Not since Brett Prebble pushed Douglas Whyte to within one win, all of eight years ago, has the Hong Kong Jockeys' Premiership produced a head-to-head duel to the last. But with Joao Moreira clinging to a two-win lead over the fast-closing Zac Purton, this season's contest has the makings of a classic thriller.
The two protagonists, though, hold differing views as to how the race will unfold through the campaign's final 13 meetings.
“I don't think it's a fight, Zac is going past me,” Moreira, the defending champion, said during a candid interview at Sha Tin this morning (Tuesday, 29 May).
Purton, shortly after a steaming barrier trial session beneath a beating morning sun, was not convinced.
“The way I see it, Joao's still in front and people are trying to put the cart before the horse,” he said.
Purton is the man who wrested the title from Douglas Whyte after the South African had dominated for 13 straight seasons. That was in 2014, but for the past three seasons, the Australian has had to play second fiddle to the Moreira juggernaut, the Brazilian ace smashing records seemingly for fun and streaking to wide margin championship wins.
This term, the tide has shifted, even if it has not yet entirely turned. Moreira believes his own imperfections have led to that shift, particularly with how he has dealt with trainers in his attempt to maintain a significant upper-hand in Hong Kong's ruthlessly competitive environment.
“I picked and chose some wrong horses earlier in the season, halfway through, and that got some trainers upset,” he said. “For picking those wrong horses, trainers are not willing to support me as much as they were. That was my mistake, picking the wrong horses and not being able to keep them (the trainers) happy.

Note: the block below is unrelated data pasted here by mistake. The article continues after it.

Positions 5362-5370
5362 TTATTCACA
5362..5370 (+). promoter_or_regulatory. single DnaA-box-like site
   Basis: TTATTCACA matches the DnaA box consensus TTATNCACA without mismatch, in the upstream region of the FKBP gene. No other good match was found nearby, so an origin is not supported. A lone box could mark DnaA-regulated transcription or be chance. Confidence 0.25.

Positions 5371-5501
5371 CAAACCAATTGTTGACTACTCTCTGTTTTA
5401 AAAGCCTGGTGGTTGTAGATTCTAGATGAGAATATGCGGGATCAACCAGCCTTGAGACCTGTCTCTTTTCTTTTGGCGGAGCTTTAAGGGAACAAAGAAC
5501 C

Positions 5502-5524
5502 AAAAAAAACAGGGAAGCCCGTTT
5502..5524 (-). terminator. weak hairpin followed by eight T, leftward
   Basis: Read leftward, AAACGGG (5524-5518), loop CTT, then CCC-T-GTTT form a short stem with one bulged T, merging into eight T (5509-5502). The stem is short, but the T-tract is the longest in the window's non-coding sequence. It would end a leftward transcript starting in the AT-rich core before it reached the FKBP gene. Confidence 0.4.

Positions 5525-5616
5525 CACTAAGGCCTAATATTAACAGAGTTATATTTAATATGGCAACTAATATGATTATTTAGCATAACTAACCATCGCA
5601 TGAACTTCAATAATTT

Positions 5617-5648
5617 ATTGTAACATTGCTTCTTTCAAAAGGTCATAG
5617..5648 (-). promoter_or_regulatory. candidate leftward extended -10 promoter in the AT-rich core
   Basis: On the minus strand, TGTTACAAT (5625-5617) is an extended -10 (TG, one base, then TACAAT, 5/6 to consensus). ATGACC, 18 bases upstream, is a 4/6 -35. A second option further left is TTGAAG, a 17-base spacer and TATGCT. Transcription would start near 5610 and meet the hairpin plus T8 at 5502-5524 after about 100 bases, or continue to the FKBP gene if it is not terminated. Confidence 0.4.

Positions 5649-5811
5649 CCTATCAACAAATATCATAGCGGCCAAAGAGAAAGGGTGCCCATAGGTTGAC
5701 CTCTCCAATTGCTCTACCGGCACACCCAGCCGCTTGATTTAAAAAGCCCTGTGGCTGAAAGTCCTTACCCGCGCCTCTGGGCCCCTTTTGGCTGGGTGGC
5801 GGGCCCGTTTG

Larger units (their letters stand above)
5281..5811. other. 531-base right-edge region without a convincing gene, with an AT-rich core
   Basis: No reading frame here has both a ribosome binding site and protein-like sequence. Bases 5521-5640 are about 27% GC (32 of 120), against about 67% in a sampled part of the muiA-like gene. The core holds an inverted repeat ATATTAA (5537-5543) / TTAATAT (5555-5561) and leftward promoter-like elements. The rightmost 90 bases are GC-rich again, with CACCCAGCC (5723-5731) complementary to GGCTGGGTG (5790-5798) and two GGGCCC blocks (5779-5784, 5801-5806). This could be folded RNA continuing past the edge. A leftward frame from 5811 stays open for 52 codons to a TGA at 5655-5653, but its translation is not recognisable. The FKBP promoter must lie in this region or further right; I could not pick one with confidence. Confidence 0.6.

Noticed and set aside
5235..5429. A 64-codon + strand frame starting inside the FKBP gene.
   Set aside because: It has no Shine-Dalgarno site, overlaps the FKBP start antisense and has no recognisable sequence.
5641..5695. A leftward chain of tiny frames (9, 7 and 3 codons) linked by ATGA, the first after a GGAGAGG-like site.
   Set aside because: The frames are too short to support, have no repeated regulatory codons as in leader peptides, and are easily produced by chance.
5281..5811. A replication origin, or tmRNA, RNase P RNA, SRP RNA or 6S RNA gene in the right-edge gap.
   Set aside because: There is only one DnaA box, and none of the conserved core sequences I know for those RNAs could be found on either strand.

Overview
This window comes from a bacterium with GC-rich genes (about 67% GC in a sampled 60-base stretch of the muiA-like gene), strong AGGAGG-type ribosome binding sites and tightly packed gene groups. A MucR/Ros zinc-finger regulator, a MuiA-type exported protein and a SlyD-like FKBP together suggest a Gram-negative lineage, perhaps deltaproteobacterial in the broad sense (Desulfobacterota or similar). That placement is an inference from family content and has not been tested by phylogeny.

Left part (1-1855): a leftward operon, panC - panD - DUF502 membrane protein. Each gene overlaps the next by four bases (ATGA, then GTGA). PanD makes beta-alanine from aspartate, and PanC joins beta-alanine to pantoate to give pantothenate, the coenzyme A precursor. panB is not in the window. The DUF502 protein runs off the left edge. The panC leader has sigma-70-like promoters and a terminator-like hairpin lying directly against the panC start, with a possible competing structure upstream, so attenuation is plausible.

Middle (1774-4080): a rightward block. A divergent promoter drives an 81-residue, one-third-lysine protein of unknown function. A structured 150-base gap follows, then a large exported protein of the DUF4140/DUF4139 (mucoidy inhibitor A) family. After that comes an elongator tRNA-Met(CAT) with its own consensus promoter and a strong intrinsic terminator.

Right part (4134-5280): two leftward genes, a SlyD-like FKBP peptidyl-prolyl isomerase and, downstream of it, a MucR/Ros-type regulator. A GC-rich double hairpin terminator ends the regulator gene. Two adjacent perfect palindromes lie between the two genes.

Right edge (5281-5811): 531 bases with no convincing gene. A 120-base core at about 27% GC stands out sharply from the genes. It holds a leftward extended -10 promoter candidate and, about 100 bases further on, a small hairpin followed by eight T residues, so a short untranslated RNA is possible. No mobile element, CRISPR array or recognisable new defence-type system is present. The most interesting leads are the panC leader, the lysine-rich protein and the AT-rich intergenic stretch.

“It's okay, because I'm not going to be the one who is able to keep everyone happy,” he said, with almost penitent modesty. “If I was given good rides, I'd definitely be pushing, but the rides I've been getting lately are not good enough to be competitive.”
And with a two-day suspension looming on 6 and 10 June, Moreira fears Purton may now have the edge he needs to reclaim the crown. The numbers show 111-109 in Moreira's favour, with Purton riding at a 20.8 percent win strike rate to Moreira's 19.7 percent for the season so far.
“I'm suspended and 99 percent of the trainers are willing to support him. It seems like he's going to win.”
Purton, fresh from a brace of big wins in Singapore on Saturday and a Sha Tin five-timer the day after, for his part, acknowledges that he is in a good place, certainly better than he has been in any of the preceding three seasons.
“The last three years I just haven't had a chance. Joao had so much support that it was just impossible to get anywhere near him. This season, things have changed a little bit – there seem to be more opportunities.
“I'd prefer to be two behind than 15 behind, so I'm in a nice position,” he said, adding that Moreira is not without solid support of his own.
“Joao's not going to give up and I'm going to try my hardest, so we'll see,” he said. “He's still got good support as well, and that's why he's still in front. John Size no doubt still has some good horses to release and whilst I'm behind, it's not easy chasing, so he's still in the more favorable position.”
Purton is hungry to reclaim the crown and his momentum is rolling, but he is not willing to accept that the title is already his, not with 121 races still to contest before the curtain drops on 15 July.
“The horses at this stage of the season can be a little tired so I just have to hope the horses I'm on can still have something to offer. My horses are running well and that's all I can ask for – that gives me a chance,” he said.
“I've had to work a little bit harder to put myself in this position this season. When I won the premiership, I always felt like I would win because I had support from the outset. This season, I've had to work harder, I've always been behind, and I still am, so every race counts now and we'll see what happens.”
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